Presentation on theme: "Using expert judgments to explore robust alternatives for forest management under climate change By Tim McDaniels University of British Columbia and CEDM."— Presentation transcript:
Using expert judgments to explore robust alternatives for forest management under climate change By Tim McDaniels University of British Columbia and CEDM Using expert judgments to explore robust alternatives for forest management under climate change By Tim McDaniels University of British Columbia and CEDM
Acknowledgements Thanks to the CEDM and National Science Foundation for support Thanks to co-authors Tamsin Mills, Robin Gregory and Dan Ohlson Thanks to participants, and to Bruce Blackwell and Cindy Pearce for forestry advice and insights
Highlights First paper on RDM using expert judgments (forthcoming, Risk Analysis) Develops a framework for elicitation based on DA concepts: objectives, alts, Likert scales for performance measures of consequences, given different climate scenarios Results show two alternatives consistently outperform the current status quo Results are broadly consistent, and indicate promise for this approach
80% Volume of Pine killed on the Timber Harvesting Land Base by 2014 Maps: Government of BC
MPB Drivers “significant increase in infestations occurring in areas that were historically climatically unsuitable for the beetle.” (CFS) Infestations are climate exacerbated (along with previous management choices) Photo: watersecretsblog.com
Concepts and objectives Robust DM has great appeal as a response to irreducible uncertainty The analytical and information demands are enormous The intent here is to explore the feasibility of judgmental approaches to identifying robust alternatives in a specific climate adaptation decision context: how to manage land after the infestation
Robust DM criteria An array of definitions, used in various contexts Here: “..reasonably likely to achieve objectives, over a range of uncertainties” Here the uncertainty addressed is climate uncertainties, with three scenarios: low to high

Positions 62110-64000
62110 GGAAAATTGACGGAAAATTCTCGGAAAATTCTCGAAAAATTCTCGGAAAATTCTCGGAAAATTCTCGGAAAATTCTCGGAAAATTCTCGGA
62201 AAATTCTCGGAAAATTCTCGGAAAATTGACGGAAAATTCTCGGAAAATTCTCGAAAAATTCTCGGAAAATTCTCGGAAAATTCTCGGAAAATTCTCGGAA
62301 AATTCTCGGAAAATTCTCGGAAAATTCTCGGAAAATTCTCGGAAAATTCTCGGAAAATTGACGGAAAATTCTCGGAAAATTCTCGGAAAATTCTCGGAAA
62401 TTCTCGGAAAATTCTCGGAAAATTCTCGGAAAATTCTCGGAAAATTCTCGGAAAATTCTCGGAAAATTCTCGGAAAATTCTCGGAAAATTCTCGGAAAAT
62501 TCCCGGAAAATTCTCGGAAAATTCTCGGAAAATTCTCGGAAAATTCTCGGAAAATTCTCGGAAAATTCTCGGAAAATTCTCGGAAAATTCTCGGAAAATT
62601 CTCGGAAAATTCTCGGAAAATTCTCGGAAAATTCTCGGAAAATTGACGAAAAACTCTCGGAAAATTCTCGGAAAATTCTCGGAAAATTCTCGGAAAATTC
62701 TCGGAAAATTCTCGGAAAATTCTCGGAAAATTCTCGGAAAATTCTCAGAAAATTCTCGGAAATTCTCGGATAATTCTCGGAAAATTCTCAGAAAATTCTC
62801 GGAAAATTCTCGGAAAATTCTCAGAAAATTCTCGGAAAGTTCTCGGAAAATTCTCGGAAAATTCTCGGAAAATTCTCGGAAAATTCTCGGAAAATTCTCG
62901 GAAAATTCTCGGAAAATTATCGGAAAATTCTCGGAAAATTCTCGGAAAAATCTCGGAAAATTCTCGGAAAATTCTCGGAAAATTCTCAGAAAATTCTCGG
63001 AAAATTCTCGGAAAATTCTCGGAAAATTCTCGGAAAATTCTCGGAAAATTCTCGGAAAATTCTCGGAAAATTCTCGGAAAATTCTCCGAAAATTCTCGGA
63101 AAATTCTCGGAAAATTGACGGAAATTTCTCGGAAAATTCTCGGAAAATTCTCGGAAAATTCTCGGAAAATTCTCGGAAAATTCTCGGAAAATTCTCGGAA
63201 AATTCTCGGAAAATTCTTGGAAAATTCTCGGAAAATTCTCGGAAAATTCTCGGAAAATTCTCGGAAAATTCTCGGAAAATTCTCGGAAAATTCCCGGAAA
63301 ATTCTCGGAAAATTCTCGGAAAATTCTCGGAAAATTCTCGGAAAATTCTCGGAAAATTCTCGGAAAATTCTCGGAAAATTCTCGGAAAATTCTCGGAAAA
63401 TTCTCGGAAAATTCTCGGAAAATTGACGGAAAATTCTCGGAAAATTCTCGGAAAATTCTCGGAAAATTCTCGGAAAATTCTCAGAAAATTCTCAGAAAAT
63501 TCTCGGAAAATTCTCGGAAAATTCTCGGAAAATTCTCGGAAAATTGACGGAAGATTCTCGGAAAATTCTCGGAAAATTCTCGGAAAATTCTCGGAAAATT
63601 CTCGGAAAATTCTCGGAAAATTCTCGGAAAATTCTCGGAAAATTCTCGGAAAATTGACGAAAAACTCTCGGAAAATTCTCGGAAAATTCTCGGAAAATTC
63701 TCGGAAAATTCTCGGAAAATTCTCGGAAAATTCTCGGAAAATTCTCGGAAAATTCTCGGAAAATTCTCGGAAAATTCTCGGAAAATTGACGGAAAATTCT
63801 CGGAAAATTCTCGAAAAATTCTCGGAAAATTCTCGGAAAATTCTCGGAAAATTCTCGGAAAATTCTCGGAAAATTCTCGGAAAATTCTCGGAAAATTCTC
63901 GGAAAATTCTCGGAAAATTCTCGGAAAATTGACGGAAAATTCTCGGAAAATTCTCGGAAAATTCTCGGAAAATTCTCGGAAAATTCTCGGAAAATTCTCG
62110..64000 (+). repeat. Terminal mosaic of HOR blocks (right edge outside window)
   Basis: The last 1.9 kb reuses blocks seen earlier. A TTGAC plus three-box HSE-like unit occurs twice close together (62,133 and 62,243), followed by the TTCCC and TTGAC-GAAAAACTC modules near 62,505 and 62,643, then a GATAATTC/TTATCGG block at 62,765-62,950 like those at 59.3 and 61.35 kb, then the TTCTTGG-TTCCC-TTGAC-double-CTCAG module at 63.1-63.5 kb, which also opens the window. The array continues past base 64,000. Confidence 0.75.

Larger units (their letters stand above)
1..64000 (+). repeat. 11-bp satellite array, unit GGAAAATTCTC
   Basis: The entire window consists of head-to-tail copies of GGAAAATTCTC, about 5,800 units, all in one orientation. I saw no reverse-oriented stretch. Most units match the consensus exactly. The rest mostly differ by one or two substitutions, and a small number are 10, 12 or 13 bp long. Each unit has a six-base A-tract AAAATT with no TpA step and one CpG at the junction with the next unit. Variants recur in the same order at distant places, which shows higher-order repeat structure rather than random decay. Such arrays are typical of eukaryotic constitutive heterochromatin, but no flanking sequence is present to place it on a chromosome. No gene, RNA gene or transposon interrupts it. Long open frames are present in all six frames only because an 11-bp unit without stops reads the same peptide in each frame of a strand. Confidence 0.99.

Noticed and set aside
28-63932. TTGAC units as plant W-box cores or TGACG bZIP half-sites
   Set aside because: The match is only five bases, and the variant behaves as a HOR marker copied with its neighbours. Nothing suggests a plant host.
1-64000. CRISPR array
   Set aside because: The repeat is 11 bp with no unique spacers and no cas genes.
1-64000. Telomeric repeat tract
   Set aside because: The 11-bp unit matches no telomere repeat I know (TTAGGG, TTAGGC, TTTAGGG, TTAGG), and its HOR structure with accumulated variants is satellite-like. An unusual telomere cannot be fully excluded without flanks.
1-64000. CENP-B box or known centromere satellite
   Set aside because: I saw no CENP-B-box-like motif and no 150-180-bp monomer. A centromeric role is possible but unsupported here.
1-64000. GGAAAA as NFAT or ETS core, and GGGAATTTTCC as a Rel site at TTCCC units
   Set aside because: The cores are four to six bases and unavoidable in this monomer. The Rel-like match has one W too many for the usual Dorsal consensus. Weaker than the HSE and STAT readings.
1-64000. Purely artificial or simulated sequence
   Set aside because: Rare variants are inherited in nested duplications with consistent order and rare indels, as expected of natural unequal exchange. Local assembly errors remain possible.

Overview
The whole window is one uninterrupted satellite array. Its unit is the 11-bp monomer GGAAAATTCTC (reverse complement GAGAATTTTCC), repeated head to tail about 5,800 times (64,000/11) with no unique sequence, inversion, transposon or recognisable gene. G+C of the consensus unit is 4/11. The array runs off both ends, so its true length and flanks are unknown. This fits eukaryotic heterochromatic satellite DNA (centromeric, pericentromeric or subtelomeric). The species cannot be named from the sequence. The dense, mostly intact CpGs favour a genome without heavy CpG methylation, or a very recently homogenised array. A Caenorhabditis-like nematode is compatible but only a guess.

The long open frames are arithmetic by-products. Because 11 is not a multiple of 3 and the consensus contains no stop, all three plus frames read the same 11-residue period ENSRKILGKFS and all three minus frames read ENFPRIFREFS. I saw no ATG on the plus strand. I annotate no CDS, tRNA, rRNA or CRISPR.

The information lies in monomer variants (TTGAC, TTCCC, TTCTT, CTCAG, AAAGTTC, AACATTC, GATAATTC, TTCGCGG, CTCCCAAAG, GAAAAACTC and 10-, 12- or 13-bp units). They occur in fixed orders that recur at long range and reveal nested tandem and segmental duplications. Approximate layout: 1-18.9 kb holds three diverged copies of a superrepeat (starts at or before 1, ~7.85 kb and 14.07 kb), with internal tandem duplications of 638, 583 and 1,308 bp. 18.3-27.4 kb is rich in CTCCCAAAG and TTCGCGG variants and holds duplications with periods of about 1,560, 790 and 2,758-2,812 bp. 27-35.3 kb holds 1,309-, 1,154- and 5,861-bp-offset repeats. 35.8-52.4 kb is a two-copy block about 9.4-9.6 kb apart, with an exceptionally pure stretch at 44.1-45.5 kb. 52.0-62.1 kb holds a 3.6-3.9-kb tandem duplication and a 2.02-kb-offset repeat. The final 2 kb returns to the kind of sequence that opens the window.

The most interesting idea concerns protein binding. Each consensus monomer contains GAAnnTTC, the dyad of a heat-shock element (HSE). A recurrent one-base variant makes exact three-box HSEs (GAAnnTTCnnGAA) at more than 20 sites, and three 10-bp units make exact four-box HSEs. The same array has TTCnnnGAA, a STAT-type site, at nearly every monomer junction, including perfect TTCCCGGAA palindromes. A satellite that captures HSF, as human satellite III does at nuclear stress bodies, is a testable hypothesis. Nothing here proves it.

Structured Decision Making Source: Ohlson et al 2005
Elicitation concepts Group elicitation of three point probabilities over the consequences of alternatives in terms of selected objectives Informed by concepts for improving judgmental forecasting: graphical communication, combining forecasts, specify scenarios, avoid bias and overconfidence etc (Stewart and Lusk)
Workbook /Workshop Elicit expert judgements Purposive Sampling Pilot test Workshop (n=14 after one rejection) Workbook: Defining the problem: study area Defining the problem: study area Management Objectives Management Objectives Climate Change scenarios Climate Change scenarios Introducing alternatives Introducing alternatives Evaluate the strategies; judgements Evaluate the strategies; judgements
Analysis approaches Examine the patterns for each person (one rejected) Examine the distributions (none bimodal) Combined forecasts (averaging at first) Conducted extensive sensitivity analysis (varying weights on each objective) Examined individual preferred alternatives (consistent with averaged results)
Findings Two closely related alts widely seen as most robust over the climate uncertainty The current status quo policy performs worst The more robust alts have higher performance in part due to more flexibility and diversity on the ground (like findings of analytical RDM) This is an encouraging method that deserves further work
How were judgements affected by time period, objectives and climate change scenarios?
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